Master's in Medical Sciences Program Begins

By Rodney Tanaka, Senior Communications Writer

POMONA, Calif. - 06/24/2010 -- A new program at Western University of Health Sciences helps aspiring health professionals gain an edge when they apply for health professions college programs.

The first Master of Science in Medical Sciences class began on Monday, June 21, 2010 with 25 students. The one-year program provides students with an opportunity to enhance their learning and reasoning skills and improve their chances at successfully applying to the professional colleges at WesternU and other institutions.

MSMS SlideshowSome need to fill out their CV with additional leadership opportunities or health care experience. The MSMS program offers clinical shadowing, research opportunities and help in improving standardized test scores, said Jodi Olson, MA, Director of the MSMS program.

Faculty and staff also will work with students on their interviewing skills and how to request and receive good letters of recommendation.

"This program is poised to offer help in whatever area they need," Olson said.

Coursework in anatomy, microbiology and other core science classes will provide the foundational work needed for graduate-level health professions programs, she said.

The first MSMS class has 19 pre-DO students, five pre-DMD students and one pre-OD student.
Some of these students entered into early assurance programs, where if they meet certain GPA and test score requirements, they are guaranteed admission into their respective professional programs upon completion of the MSMS program.

Each student has a stake in the success of the program, said WesternU President Philip Pumerantz, PhD.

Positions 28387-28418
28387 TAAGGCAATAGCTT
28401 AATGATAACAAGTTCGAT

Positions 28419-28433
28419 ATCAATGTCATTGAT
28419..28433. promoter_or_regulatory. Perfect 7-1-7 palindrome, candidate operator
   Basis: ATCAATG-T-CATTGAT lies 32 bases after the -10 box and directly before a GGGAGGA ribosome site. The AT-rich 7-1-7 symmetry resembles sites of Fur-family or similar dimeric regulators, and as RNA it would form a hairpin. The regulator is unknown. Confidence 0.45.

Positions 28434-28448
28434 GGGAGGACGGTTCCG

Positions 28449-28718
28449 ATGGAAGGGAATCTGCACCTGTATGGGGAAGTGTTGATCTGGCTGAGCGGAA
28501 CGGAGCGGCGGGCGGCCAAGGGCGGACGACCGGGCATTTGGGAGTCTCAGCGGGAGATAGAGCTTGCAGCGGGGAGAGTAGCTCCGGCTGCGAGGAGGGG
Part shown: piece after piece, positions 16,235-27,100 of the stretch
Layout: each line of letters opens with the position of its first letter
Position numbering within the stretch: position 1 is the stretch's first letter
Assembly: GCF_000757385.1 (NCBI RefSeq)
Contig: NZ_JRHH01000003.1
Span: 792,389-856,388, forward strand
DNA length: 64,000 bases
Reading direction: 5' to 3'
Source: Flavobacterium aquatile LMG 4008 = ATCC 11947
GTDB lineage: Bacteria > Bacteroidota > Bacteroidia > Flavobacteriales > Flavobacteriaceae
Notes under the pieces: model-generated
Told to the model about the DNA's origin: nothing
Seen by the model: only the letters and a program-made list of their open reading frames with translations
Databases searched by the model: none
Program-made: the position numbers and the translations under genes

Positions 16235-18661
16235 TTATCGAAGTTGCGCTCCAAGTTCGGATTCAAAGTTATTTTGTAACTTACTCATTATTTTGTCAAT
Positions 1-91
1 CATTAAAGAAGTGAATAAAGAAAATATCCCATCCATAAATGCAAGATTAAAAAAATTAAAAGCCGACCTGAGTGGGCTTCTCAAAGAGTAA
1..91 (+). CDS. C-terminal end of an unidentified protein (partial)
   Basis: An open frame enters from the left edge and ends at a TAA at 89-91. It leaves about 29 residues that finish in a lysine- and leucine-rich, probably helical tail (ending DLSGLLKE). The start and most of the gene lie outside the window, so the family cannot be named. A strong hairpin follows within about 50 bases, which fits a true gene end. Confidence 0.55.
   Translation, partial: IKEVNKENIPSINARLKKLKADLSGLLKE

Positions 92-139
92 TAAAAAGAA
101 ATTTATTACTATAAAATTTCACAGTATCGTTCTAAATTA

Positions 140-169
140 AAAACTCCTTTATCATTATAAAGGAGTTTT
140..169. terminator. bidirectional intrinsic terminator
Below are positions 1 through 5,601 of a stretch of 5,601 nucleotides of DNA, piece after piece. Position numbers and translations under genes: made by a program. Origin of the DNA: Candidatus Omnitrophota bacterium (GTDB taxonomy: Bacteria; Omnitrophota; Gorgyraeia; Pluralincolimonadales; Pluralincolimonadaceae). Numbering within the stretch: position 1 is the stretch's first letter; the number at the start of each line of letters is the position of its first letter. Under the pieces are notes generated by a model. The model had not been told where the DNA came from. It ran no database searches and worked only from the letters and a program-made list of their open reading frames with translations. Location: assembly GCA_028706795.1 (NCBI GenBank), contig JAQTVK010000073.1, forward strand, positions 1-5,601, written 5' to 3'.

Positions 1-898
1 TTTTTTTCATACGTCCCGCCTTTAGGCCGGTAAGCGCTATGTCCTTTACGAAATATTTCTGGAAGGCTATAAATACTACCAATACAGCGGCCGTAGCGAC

"You have the opportunity to shape and form this program," he said. "The charter class sets the tone. You're in an important position."

The students are ready to take on that responsibility. As the first class, they will be in a position to help future students, said Taryn Liu, MSMS '11. She would like to enroll in the College of Osteopathic Medicine of the Pacific, and the MSMS program provides her with a great opportunity.

"This is ideal for me to build relationships within the university," she said. "This is going to be a great way to freshen up on science classes."

All of the students in the program have compelling stories, said Steven Henriksen, PhD, Dean of the Graduate College of Biomedical Sciences.

"They're going to make a difference," he said.

The rigorous program will give students a chance to prove themselves, said Elizabeth Rega, PhD, WesternU Director of Strategic Alliances & Special Projects.

"It's up to you to show you can succeed with no excuses," she told them during orientation.

The goals of students and the MSMS administrators are the same.

"Your goal is to get into professional school," Rega aid. "Our goal is to get you into professional school."

More than three quarters of the class fall into ethnically underrepresented or financial need categories. In helping these students attain their goals, WesternU hopes to increase the number of doctors who make a difference in underserved communities, Olson said.

"It's a win for the student, a win for us and a win for the world," she said.


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